Project Management and the Short Order Cook
In most professions, there are variations to the art and science of them. There are a variety of specialists in the medical professions, in teaching, in the culinary arts, etc.
And in managing and leadership, we have had many a discussion about the differences between Supervisors, Managers and Leaders, and what they do differently, and where you need what type of skills and personality.
I have long been curious about these concepts when it comes to Project Management. There are Project Coordinators and then there is the Project Manager (PM), Senior Project Manager, Principal Project Manager differentiations. For many, this likely depended on years of experience and budget size or size of project teams we have dealt with. Those data points or ranges determined how the position would be categorized.
But what about the actual use and need for a PM on a project?
You don’t hire a short order cook to be your party planner or the other way around! You would have to rely on sheer luck that the person also has the talent, experience, and enjoys doing something so unlike their chosen profession.
Now how does that relate to hiring the right project manager for the job? I think the questions to ask when trying to find the right one should be centered on what you will have that individual do.
- Do you need someone who primarily sets up meetings, organizes project activities and events?
- Do you need someone who is really good with spreadsheets and will track deliverables and test cases and other spreadsheet-able tasks?
- Do you need someone who will be a controller for the project actual and budget track the spending of time and $ and report against it?
- Do you need someone who creates variations of detailed project plans to satisfy different stakeholders expectations as to what a project plan looks like, and works on keeping them all current?
- Do you need someone who works with the project stakeholders across all work streams and brings the big picture together?
- Do you need someone who can identify risks and assess likelihood and impact and develop mitigation plans accordingly?
- Do you need someone who develops and offers trade-offs, identifies what activities can progress when others are behind or have to yield to new priorities?
- Do you need someone who is a great change agent and will partner with leaders in project-impacted departments on preparing them for the future?
- Do you need someone who is trusted and respected by leadership to be clued in on planned scope changes early enough to develop impact models?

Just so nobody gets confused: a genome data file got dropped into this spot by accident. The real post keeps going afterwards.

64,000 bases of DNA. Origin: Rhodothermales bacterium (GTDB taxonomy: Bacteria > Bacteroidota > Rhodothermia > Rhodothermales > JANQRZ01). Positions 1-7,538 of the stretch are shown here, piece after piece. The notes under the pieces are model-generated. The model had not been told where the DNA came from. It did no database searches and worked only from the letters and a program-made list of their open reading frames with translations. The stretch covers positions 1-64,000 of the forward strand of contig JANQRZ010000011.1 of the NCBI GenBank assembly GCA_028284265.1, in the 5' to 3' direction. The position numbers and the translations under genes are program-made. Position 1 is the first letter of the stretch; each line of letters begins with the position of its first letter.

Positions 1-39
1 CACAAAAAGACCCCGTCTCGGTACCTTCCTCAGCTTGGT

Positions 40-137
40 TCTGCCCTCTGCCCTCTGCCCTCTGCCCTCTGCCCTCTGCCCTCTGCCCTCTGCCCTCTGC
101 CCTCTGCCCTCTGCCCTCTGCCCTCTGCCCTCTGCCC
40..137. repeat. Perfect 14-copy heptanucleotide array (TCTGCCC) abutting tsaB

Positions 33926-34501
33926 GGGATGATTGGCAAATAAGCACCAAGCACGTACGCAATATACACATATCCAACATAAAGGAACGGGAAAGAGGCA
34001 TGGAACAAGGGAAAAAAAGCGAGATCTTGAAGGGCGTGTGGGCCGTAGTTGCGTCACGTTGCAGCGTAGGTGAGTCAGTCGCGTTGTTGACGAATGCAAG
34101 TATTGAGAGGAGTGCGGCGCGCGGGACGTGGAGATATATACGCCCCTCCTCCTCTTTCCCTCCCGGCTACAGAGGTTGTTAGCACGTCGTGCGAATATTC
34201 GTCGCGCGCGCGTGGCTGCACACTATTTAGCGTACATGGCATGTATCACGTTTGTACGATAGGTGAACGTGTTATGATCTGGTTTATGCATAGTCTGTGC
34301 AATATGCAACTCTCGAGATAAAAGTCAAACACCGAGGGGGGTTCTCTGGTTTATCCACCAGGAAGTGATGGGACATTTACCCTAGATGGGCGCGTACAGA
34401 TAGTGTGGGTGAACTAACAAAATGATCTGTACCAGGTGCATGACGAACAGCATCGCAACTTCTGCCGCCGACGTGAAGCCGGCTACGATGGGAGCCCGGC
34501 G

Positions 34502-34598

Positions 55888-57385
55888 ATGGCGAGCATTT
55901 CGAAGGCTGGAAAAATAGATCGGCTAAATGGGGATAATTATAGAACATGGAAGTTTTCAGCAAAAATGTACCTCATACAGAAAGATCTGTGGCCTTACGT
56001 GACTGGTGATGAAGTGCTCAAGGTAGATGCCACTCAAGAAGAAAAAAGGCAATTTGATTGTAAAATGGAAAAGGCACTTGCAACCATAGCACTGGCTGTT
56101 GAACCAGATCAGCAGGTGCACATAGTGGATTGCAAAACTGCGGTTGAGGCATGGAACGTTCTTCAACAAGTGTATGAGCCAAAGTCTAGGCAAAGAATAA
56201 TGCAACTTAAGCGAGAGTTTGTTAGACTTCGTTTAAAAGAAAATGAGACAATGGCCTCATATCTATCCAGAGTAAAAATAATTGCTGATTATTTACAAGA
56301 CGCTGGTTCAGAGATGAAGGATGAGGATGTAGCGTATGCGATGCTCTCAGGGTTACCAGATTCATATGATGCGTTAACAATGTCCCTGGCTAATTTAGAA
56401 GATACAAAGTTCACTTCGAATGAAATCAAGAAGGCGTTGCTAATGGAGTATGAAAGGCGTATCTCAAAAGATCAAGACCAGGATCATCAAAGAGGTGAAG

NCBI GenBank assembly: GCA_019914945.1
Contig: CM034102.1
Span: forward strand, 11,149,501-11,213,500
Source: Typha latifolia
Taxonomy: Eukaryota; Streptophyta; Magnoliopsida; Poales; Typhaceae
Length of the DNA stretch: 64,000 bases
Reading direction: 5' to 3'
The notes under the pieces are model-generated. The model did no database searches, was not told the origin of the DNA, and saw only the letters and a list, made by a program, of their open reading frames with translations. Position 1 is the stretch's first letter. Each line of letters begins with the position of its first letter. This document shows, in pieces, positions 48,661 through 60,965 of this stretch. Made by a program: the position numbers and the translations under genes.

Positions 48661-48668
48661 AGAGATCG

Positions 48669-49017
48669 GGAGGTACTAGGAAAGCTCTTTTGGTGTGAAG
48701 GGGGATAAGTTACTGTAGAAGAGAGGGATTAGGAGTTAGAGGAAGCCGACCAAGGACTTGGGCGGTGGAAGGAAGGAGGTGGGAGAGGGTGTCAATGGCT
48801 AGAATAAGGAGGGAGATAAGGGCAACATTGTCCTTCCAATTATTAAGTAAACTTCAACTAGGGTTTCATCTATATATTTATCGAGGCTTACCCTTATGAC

I am sure I could keep adding to the list for a while but I think these examples are likely sufficient to illustrate the variables. If you need someone who is good at the top four and hire someone who excels at the bottom four listed activities neither one of you will be happy, and the same is true the other way around.
Make a seasoned strategic thinking project leader with good people skills a “spreadsheet jockey,” tasked with creating plan variations upon request and you will have frustration on both sides. Likewise, if you put an outstanding project coordinator or controller in the role of a project leader you will have someone out of their element who does not enjoy the less tangible work, the influencing, and you may end up with stakeholders and partners who might be frustrated with more tactical responses.
Ultimately the generic term of project manager takes reputation hit after hit, not because we as PMs are not able to do a good job, but because the “match-making” often falls short of putting the right kind of PM into the right kind of role.
Which role do you need?
So, if you need a project coordinator/controller who will track the project successfully to completion, who will create the reports that show where you are at, and assist with setting up meetings: hire exactly that skill set, talent and expectation, and everyone will be happy with the assignment and the eventual outcome.
And if in fact, you need a project leader who can work on the non-tangibles, on the people side, the change impact, the tradeoffs, anticipating what scope, risk or issue might be around the corner, the stakeholders, especially the reluctant ones then hire that skill set, talent, and expectation and there will be great satisfaction all around.
I do believe that this is true for the in-house PM search as much as for finding the right partner PM for a project. As for the large engagements where an in-house PM meets a partner PMs getting clarity around who falls into which category, and how much overlap do they have and how well do they complement each other will be crucial to the success of the project that put them both there. And yes, some projects are large enough where you will need both – and possibly more than one of each.
I am looking forward to thoughts and feedback from the community!